The Spreadsheet and BYOD anarchy

I’ve been reading reviews of the fate next year of ICT and Computing in schools. Depressing is not a strong enough word to describe my reaction. Michael Gove, the original swivel eyed loon, abolished New Labour ICT only to find his...

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I’ve been reading reviews of the fate next year of ICT and Computing in schools. Depressing is not a strong enough word to describe my reaction.

Michael Gove, the original swivel eyed loon, abolished New Labour ICT only to find his department was populated made by techno-ignoramuses who think that adding up their expense claims is higher maths and spend hours wondering how those computers stay in clouds and anyway what happens on a clear day?

Into this ball-scratching vacuum stepped geek-teachers who simply think too much. They see problems and look for solutions … fools. Now, politicians and civil servants do this I know, but they are blessed with ignorance so it is much easier for them.

Teacher-geeks however know too much and will try to solve problems like ‘the role of pedagogy in implementing BYOD within an XP networks optimised for student-safeguarding and data security’. Don’t laugh I can find you long articles that pretty much follow this format.

Real life is so much simpler as UKIP knows. He is a summary of ICT in the classroom.

Computing is not taught in schools as a mainstream subject because it is too hard for most, so don’t agonise about introducing it.

PowerPoints should not be, but are taught in schools because they are infantile and easy, so you’ll always have these taught en masse.

Spreadsheets should be taught to all because they are so damn useful, so don’t worry about boring the blighters they’ll thank you one day..

After years of investment, promulgation of half-witted theories of teaching and learning it ends up that no other software needs to be generally taught: ‘other software’ is either too difficult to master outside a specialist subject ( eg CAD) or too trivial to bother with.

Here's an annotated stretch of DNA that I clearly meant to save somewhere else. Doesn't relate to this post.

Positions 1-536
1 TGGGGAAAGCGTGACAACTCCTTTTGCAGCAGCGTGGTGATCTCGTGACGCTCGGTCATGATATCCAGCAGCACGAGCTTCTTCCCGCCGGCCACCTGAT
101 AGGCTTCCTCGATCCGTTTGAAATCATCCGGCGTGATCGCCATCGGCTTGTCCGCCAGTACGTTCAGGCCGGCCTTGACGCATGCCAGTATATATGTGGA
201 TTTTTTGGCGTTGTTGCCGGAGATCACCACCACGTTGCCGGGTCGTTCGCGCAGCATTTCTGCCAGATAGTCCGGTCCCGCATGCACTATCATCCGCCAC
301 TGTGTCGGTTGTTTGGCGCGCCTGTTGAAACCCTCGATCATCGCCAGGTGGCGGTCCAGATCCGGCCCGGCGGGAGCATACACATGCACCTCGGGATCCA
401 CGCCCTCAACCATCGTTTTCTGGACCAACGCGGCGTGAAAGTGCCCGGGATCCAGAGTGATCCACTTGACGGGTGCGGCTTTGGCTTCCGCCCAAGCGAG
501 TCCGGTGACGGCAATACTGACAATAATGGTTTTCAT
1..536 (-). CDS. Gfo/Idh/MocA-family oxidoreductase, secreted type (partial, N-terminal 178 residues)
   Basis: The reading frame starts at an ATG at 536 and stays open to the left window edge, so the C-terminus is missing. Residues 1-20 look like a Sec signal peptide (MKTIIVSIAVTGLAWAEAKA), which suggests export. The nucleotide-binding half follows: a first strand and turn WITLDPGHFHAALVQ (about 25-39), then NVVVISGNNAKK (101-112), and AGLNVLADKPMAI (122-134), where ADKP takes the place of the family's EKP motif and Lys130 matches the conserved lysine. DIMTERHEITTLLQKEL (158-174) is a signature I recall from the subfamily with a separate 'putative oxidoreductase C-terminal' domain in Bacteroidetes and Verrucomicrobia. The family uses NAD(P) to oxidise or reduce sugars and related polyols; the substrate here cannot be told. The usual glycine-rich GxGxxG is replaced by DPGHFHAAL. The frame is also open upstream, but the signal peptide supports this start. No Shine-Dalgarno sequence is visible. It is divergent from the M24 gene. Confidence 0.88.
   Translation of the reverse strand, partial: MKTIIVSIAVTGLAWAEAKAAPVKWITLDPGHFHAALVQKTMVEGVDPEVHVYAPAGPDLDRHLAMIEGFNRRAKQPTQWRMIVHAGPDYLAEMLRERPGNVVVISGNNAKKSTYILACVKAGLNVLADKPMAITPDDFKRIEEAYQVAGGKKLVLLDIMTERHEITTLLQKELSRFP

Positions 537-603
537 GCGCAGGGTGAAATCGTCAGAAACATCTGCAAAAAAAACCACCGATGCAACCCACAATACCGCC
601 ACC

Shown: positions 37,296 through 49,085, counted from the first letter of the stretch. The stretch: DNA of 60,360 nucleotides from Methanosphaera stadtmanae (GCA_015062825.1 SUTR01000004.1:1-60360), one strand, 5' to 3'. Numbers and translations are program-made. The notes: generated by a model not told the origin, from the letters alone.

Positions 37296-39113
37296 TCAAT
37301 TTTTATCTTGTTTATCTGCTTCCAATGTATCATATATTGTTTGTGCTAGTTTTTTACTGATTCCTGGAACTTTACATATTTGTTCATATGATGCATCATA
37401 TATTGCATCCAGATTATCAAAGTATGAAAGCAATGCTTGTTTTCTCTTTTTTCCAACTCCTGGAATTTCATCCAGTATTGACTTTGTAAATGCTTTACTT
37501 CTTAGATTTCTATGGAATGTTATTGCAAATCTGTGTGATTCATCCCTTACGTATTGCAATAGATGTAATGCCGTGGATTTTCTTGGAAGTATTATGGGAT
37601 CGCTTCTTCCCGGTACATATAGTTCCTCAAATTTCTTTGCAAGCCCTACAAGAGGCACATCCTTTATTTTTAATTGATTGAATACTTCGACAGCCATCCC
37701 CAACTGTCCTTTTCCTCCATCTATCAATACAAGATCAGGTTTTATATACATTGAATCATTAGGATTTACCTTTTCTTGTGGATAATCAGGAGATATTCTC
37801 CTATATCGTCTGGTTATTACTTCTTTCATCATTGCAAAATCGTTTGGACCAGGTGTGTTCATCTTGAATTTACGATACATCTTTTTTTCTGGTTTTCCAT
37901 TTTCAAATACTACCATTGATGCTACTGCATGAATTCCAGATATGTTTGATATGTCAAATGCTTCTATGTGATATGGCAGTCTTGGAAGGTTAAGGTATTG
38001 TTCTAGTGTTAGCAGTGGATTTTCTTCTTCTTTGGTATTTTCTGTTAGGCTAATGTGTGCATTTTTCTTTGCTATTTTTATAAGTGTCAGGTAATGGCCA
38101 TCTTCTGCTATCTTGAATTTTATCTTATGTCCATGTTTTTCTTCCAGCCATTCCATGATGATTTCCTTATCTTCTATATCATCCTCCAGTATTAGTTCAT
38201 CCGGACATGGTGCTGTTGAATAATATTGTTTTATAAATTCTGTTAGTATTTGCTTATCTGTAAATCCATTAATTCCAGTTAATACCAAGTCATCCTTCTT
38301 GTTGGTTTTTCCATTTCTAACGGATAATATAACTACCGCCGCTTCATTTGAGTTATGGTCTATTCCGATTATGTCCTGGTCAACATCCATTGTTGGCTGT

Of the above, Spreadsheets deserve a special mention as they were responsible for the PC revolution in business and came from a grass roots BYOD revolution. Visicalc (1979) followed by Lotus 1-2-3 and eventually (in the 90s) Excel; these were the first Killer Apps, disruptive technology, crypto-anarchy, what you will.

The magnificent spreadsheet: It’s a simple calculator, it’s a fancy calculator, it’s a database, it’s a sorter and filterer of data, it can be coloured in, it can search for information, it can do presentational pie charts ... it was so good even Microsoft caught on in the end.

It’s hard to see middle aged Excel as a revolutionary but spreadsheets were popularised by hard-nosed BYOD anarchists and it is these types that will power the next revolution.

In schools today we have a necrotic ICT system which is beyond redemption running mostly useless software, expensively. Outside schools we have stunning personal technology and free software that allows us to do useful things like reading ebooks, navigating by satellite, communicating in a dozen ways; you just cannot do justice to the explosion of creativity that came with the ‘app’

So my message to teachers and students is to rise up, bring your e-books and smartphones to college, ignore the ‘crusties and their school policy about this and that’, start using them in and out of class. They can’t confiscate them all and if they try then put on your Guido masks and resist.

Hopefully someone will accuse you of being irresponsible and argue for calm and make a few concessions ... take that as a green light for full-on anarchy ... use role models … pretend you are a member of the Tory party….

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